After loading up the processor, I heated some olive oil on the stovetop in ‘lil blue.  After blending, I dumped in a chopped medium onion and the processor contents, cooking until they became fragrant (or about 10 minutes).  Then the cubed tongue went in with salt & pepper.

Poorly chopped onions and stirring the pot with a salad utensil. I was really all over the place in the kitchen that night

After a few minutes, I used a beer to deglaze the pot.

Bud Light Platinum has been the deglazing beer of choice ever since I saw the look on my friend Nate's face when having the first one out of the six pack at the super bowl. Took five separate meals over two months to get through one six pack

Add in a can of diced tomatoes, a lengthy pour of maple syrup (for the signature Manwich sickening sweetness), and the chopped boiled tripe.  Now that’s a party!

"I love you Bleu Le CreusUT... I fill you up... let's have a party... let's have a party." Enjoy getting that one out of your head, next week will have a take on the infuriating Zou Bisou Bisou song from Mad Men

The lid went on, and the pot went into the oven at 350F for some braisin’.  I already had an inkling that this wasn’t going to come out well, so the usual slow cooked anticipation wasn’t there.  Mostly just questioning what I was thinking when I decided to combine beer, stomach, and maple syrup.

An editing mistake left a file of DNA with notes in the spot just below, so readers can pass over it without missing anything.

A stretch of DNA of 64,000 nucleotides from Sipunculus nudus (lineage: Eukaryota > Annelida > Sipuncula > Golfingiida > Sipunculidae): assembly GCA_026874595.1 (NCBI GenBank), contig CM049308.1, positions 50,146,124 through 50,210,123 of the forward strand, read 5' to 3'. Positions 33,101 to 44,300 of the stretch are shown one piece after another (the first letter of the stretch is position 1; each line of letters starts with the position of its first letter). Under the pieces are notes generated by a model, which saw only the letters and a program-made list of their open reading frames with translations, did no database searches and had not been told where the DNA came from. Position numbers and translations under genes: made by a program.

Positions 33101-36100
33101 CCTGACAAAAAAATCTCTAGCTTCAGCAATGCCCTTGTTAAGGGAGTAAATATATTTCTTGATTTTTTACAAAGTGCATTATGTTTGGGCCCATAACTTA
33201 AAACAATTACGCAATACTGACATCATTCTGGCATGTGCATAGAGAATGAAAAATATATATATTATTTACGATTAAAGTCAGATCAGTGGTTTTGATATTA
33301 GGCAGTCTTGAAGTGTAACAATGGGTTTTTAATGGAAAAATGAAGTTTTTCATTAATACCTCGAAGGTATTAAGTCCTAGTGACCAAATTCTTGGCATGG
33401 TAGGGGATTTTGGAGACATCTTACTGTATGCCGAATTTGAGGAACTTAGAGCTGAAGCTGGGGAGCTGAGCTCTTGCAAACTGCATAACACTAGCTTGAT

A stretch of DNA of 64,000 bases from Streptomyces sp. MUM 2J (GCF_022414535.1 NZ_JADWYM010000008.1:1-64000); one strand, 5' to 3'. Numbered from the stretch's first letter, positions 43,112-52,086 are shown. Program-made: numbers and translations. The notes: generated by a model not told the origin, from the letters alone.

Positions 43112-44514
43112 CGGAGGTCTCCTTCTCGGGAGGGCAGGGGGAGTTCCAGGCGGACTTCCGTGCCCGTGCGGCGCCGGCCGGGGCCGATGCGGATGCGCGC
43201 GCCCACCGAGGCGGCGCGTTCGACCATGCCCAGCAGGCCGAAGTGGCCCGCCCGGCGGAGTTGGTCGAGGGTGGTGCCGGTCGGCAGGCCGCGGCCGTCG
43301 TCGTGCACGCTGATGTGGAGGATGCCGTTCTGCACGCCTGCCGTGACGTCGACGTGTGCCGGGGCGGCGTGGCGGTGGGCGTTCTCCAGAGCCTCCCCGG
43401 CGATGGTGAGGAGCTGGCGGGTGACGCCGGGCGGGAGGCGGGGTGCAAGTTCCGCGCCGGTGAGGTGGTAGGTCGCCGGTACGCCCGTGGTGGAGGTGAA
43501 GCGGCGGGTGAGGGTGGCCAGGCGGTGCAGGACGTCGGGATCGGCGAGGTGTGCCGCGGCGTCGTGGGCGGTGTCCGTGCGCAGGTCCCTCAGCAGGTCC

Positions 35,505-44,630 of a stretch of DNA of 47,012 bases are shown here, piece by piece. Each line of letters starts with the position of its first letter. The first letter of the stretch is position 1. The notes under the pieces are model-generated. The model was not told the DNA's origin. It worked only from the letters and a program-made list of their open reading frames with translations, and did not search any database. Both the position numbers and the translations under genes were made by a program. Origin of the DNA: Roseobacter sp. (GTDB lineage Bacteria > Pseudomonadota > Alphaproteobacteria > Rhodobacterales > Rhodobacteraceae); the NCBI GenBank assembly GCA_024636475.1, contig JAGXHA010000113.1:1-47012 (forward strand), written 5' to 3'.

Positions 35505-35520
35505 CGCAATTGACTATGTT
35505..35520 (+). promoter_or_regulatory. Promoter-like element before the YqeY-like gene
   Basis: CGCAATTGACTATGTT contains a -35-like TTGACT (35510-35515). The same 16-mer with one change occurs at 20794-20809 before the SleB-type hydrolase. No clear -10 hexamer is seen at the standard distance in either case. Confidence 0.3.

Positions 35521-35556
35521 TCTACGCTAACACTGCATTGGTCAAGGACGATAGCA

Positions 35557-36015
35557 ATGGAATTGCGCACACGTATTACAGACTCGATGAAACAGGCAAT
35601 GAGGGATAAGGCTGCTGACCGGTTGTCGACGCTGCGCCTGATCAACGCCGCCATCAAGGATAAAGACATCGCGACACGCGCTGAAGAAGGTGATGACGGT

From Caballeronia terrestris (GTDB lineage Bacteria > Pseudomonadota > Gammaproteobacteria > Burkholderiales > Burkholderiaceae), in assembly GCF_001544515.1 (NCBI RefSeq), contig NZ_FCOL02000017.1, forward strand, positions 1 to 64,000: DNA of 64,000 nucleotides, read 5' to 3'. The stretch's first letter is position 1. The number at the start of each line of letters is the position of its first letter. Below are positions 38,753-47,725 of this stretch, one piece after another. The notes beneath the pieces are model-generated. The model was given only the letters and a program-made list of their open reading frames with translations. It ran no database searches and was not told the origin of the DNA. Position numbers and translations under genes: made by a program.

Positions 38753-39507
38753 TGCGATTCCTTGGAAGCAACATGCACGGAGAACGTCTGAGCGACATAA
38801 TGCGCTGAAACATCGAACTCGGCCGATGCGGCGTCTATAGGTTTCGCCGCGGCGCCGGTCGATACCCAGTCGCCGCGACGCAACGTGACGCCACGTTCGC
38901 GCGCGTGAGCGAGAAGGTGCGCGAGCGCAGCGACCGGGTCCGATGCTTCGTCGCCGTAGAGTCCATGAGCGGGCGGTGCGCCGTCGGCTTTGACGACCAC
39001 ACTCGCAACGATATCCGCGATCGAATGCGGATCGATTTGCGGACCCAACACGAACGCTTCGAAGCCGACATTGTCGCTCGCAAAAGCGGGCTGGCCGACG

After an hour or so, I pulled the pot out of the oven and found it to be far more liquidy than I expected.

Lots of green from the bell pepper and celery. Add the color green to the previous list of elements that really have no business being in the same dish together

Since I was looking for a thicker, less-liquidy consistency like a Manwich, the lid came off and the pot went over medium heat on the stovetop to cook down.

Quick sidenote: you may call a Manwich a “Sloppy Joe”, but you would be wrong.  A Sloppy Joe is a glorious New Jersey deli sandwich consisting of rye bread, turkey, ham, Swiss cheese, Russian dressing, and coleslaw.  That ketchup and ground beef combo you were served in the cafeteria because they couldn’t use the brand name “Manwich” does not deserve the title Sloppy Joe when there is already a king on that throne.  I don’t think you’re getting it, I might need to take some pictures this weekend in NJ and drop some knowledge next week.